Josh Hamilton went 0-for-5 with three strikeouts last night, chasing a bunch of pitches out of the strike zone in the process, and now has a batting average below .300 and a slugging percentage below .600 for the first time this season.
That doesn’t sound so bad, of course, but considering how ridiculous Hamilton’s numbers were early on it’s been quite a fall.
He hit .395 with a .744 slugging percentage in April and .344 with a .781 slugging percentage in May, but since June 1 he’s batting just .201 with a .396 slugging percentage and 51 strikeouts in 40 games.
Hamilton has struck out in 30.1 percent of his plate appearances during that time, compared to 18.8 percent in April and May, and he’s also drawn just 13 non-intentional walks in 169 trips to the plate.
The Angels signed Japanese superstar Shohei Ohtani for a $2.3 million signing bonus last weekend. They may have damaged goods on their hands. Jeff Passan of Yahoo Sports reports that Ohtani underwent a physical that revealed a first-degree sprain of his ulnar collateral ligament. As a result, he got a platelet-rich plasma injection on October 20. This was made known to teams after Ohtani entered MLB’s posting system, so it wasn’t like the Angels went into this blind.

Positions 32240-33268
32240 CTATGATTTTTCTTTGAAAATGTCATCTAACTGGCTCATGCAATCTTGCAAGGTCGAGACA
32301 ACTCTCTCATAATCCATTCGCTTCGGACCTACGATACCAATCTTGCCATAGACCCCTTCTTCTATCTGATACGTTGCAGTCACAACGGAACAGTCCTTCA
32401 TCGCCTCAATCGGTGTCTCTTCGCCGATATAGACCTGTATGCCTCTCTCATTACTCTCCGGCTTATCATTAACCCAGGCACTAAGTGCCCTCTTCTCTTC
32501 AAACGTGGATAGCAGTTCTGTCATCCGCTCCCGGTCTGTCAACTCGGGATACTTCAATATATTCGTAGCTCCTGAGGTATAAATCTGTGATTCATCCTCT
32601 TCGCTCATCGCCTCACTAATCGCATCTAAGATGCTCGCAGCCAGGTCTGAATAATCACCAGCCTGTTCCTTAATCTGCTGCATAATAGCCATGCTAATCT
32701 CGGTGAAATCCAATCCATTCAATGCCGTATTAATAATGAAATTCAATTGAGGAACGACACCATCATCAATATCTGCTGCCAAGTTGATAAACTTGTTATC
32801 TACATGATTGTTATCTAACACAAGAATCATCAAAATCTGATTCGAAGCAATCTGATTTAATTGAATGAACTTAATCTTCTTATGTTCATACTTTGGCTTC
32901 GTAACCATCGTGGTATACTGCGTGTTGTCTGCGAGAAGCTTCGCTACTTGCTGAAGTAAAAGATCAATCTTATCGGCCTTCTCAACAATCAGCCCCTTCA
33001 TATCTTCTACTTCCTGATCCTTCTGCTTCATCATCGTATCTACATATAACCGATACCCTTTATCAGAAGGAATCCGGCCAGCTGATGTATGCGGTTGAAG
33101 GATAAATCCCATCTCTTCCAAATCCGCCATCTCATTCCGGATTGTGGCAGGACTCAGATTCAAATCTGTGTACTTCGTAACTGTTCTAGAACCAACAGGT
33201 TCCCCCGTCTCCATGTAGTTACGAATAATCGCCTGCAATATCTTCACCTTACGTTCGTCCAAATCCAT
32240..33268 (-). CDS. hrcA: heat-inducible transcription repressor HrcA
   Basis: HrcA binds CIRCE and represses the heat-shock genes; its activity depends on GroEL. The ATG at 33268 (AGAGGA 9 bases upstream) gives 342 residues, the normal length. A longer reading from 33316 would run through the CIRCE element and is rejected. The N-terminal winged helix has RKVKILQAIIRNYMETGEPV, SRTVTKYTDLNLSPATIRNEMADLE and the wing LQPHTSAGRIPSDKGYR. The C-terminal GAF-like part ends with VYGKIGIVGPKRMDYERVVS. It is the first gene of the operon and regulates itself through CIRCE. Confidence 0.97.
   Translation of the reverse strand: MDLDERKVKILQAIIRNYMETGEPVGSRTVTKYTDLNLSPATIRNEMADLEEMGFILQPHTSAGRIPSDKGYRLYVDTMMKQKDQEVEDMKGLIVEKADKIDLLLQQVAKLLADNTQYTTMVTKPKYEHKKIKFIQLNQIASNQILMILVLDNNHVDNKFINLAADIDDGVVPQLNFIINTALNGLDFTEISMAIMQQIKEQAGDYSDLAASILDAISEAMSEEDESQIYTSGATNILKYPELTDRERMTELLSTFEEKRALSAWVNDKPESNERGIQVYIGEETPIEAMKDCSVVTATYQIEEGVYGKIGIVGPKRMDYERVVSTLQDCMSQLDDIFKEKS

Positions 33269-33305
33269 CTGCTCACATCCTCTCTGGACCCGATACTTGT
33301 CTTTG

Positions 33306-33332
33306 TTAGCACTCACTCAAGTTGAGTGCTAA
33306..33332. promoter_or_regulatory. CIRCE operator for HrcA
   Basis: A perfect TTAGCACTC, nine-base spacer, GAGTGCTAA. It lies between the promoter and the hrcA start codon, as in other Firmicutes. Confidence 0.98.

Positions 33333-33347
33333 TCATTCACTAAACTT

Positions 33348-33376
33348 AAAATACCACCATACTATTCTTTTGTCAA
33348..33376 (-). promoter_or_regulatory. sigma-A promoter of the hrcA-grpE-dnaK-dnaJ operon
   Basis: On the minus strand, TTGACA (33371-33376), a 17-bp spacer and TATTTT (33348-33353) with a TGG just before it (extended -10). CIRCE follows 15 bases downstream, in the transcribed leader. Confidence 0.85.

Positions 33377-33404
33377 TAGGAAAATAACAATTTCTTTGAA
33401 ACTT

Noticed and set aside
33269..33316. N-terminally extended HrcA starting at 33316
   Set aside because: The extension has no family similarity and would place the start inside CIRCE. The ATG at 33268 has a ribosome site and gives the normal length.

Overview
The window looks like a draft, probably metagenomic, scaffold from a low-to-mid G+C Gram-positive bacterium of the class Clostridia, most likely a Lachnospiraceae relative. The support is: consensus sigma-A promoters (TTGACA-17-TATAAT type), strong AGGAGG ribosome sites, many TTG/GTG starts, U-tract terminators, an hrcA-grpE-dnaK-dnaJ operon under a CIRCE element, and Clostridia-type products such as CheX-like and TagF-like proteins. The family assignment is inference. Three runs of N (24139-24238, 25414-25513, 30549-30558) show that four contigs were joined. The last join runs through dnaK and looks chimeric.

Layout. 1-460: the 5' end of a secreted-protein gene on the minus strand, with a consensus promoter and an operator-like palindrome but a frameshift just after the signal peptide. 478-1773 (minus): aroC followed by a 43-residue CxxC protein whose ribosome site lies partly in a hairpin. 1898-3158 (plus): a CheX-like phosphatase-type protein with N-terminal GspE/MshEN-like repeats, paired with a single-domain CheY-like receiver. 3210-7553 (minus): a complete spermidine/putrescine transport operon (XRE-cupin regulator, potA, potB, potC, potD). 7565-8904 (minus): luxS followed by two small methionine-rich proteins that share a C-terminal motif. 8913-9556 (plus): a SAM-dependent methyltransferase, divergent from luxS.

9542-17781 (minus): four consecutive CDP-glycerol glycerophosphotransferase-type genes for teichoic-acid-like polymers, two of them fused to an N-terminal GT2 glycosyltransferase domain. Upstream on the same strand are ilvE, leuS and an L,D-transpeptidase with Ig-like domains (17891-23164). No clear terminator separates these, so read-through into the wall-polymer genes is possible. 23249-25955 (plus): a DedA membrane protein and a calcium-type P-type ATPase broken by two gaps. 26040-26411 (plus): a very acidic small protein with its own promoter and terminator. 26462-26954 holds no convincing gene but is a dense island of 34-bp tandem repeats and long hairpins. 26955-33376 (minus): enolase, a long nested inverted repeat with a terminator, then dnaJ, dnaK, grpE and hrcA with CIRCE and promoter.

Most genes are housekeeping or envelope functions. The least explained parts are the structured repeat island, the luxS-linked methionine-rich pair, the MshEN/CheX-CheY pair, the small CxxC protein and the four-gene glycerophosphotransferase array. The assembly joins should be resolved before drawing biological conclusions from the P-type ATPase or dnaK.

Ohtani’s report said, “Although partial damage of UCL in deep layer of his right UCL exists, he is able to continue full baseball participation with sufficient elbow care program.” It also said Ohtani “will most likely be available to start his throwing program approximately a month from the PRP.”
Passan notes that the report also mentioned that a “small free body” floats in Ohtani’s elbow near his UCL.
Ohtani isn’t without other injuries. He battled hamstring and ankle issues throughout 2017 and underwent right ankle surgery back in October. Thankfully for the Angels, this diagnosis is about as good as it could be considering the circumstances. However, if Ohtani does exacerbate his UCL issue, he may ultimately need Tommy John surgery at some point, which would take him out of action for at least a year.